C o n c l u s i o n
The Jaramillista Legacy
When President Carlos Salinas de Gortari came to power in 1988, he
implemented a series of market-oriented reforms that required changing
the Mexican Constitution. Undertaken as part of the neoliberal project
that would later culminate in the North American Free Trade Agreement
(nafta) signed by Mexico, the United States, and Canada, and due to go
into effect on January 1, 1994, one of the most drastic measures was the
dismantling of Article 27. This article, one of the Zapatistas’ most impor-
tant achievements, protected campesinos’ right to land. Salinas’s changes
not only decreed the privatization of collectively held lands but also de-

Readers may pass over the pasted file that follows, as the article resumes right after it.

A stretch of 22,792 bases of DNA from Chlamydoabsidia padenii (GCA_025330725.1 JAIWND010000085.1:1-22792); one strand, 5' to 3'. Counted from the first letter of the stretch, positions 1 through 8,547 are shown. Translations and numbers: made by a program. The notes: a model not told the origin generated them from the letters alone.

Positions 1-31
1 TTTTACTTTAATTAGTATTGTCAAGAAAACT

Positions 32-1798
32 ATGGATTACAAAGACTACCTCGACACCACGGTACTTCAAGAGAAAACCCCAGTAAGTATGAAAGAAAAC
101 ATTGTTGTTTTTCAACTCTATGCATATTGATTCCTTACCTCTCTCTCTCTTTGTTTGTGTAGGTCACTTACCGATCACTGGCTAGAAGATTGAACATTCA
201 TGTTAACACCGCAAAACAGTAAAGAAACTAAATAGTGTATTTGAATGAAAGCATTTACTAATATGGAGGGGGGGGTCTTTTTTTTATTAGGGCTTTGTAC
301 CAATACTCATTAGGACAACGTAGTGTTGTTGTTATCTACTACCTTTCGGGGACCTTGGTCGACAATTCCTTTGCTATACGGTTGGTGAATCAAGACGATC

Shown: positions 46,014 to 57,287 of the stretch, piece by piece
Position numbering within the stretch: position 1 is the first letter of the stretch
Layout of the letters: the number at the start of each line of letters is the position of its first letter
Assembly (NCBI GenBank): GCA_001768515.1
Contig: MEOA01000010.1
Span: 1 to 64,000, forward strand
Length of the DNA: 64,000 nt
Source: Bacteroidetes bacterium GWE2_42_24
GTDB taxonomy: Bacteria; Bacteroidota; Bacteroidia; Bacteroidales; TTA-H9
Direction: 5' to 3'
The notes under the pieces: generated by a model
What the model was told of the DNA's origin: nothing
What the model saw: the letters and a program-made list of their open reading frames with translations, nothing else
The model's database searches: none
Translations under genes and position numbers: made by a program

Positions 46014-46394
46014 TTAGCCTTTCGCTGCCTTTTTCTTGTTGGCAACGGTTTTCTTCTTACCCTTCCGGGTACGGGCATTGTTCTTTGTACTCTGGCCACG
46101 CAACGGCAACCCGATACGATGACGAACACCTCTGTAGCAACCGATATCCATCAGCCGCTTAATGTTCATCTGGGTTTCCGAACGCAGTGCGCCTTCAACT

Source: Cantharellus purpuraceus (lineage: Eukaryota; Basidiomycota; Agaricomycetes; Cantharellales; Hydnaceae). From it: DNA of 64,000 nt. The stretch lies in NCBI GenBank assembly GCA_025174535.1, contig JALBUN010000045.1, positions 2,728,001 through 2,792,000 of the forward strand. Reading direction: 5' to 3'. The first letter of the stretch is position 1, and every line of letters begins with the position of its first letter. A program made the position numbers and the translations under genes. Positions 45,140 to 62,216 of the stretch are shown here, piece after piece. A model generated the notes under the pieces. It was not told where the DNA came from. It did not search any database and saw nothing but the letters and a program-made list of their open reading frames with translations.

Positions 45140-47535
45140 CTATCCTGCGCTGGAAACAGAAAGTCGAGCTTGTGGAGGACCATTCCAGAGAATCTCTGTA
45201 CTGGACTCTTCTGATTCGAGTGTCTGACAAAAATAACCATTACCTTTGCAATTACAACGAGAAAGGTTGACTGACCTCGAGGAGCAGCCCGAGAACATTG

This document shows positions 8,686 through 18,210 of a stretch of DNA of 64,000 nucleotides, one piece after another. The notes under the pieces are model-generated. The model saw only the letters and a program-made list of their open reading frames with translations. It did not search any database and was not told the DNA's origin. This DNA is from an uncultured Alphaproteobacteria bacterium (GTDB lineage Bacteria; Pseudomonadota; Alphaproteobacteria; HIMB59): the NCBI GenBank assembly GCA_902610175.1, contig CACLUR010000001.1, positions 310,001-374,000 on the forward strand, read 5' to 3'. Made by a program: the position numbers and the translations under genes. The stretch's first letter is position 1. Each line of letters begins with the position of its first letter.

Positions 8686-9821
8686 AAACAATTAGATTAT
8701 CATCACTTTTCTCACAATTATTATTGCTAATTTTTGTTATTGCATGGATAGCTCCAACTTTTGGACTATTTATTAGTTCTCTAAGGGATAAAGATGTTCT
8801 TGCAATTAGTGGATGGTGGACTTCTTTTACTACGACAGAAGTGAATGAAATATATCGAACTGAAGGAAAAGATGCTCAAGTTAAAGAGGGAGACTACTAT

clared all pending land petitions null and void. As if to add insult to injury,
the president proclaimed Zapata his personal hero, featuring the agrarian
leader in the backdrop of many of his speeches and naming his son “Emil-
iano” and his personal jet “Zapata.” His appropriation of Zapata fooled only
those who believed that land privatization equaled modernization. Sali­
nas’s  neoliberal reforms had a devastating effect on the social well-being of
the general population and were characterized by a level of corruption that
later made it necessary for the state to bail out some of the very sectors it
had auctioned off. Salinas ended his term in disgrace and virtually had to
go into exile.
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